The FBI’s analysis was based in part on other government agency information showing that Tsarnaev created a YouTube account on August 17, 2012, and began posting the first of several jihadi-themed videos in approximately October 2012. The FBI’s analysis was based in part on open source research and analysis conducted by other U.S. government agencies shortly after the bombings showing that Tsarnaev’s YouTube account was created with the profile name “Tamerlan Tsarnaev.” After reviewing a draft of this report, the FBI commented that Tsarnaev’s YouTube display name changed from “muazseyfullah” to “Tamerlan Tsarnaev” on or about February 12, 2013, and suggested that therefore Tsarnaev’s YouTube account could not be located using the search term “Tamerlan Tsarnaaev” before that date.20 The DOJ OIG concluded that because another government agency was able to locate Tsarnaev’s YouTube account through open source research shortly after the bombings, the FBI likely would have been able to locate this information through open source research between February 12 and April 15, 2013. The DOJ OIG could not determine whether open source queries prior to that date would have revealed Tsarnaev to be the individual who posted this material.

20 In response to a DOJ OIG request for information supporting this statement, the FBI produced a heavily redacted 3-page excerpt from an unclassified March 19, 2014, EC analyzing information that included information about Tsarnaev’s YouTube account. The unredacted portion of the EC stated that YouTube e-mail messages sent to Tsarnaev’s Google e-mail account were addressed to “muazseyfullah” prior to February 12, 2013, and to “Tamerlan Tsarnaev” beginning on February 14, 2013. The FBI redacted other information in the EC about Tsarnaev’s YouTube and Google e-mail accounts.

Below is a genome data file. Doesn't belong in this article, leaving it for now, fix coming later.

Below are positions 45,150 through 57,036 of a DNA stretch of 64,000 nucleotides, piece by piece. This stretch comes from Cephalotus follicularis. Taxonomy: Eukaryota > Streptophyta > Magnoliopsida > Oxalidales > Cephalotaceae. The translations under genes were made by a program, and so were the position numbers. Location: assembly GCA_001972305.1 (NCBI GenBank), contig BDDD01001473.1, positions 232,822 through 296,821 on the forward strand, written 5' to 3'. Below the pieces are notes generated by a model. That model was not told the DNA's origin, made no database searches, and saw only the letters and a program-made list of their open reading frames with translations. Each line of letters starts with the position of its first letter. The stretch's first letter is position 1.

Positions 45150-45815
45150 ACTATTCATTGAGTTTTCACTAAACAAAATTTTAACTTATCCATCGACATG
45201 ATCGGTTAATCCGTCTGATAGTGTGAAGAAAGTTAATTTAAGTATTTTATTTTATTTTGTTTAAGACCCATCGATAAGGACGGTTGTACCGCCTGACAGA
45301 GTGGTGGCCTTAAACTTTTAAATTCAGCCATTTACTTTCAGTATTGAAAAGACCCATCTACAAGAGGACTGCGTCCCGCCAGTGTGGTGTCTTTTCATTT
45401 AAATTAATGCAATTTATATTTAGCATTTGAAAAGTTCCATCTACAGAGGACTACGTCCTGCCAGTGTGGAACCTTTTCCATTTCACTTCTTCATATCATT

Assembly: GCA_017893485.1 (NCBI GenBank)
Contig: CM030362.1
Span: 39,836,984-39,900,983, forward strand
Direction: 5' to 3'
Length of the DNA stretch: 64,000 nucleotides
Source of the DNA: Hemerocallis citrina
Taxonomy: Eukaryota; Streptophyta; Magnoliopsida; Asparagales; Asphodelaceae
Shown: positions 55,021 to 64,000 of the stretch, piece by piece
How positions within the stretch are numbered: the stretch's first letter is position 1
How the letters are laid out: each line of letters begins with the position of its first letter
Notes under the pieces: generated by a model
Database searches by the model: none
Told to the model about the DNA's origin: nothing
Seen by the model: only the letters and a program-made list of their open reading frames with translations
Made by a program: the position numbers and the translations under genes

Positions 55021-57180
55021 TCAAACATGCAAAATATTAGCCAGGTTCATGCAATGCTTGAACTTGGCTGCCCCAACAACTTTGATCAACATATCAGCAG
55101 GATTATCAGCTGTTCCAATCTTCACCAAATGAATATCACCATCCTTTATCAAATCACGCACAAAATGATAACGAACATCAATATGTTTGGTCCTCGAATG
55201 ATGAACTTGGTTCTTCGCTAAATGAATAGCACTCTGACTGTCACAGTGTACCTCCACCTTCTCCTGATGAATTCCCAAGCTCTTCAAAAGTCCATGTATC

The FBI may not have been able to connect “muazseyfullah” with Tamerlan, but that’s precisely what the NSA does with its correlations process; it has a database that does just that (though it’s unclear whether it would have collected this information, especially given that it postdated the domestic Internet dragnet being shut down).

Finally, there’s the matter of the Anwar al-Awlaki propaganda.

An FBI analysis of electronic media showed that the computers used by Tsarnaev contained a substantial amount of jihadist articles and videos, including material written by or associated with U.S.-born radical Islamic cleric Anwar al-Aulaqi. On one such computer, the FBI found at least seven issues of Inspire, an on-line English language magazine created by al-Aulaqi. One issue of this magazine contained an article entitled, “Make a Bomb in the Kitchen of your Mom,” which included instructions for building the explosive devices used in the Boston Marathon bombings.

Information learned through the exploitation of the Tsarnaev’s computers was obtained through a method that may only be used in the course of a full investigation, which the FBI did not open until after the bombings.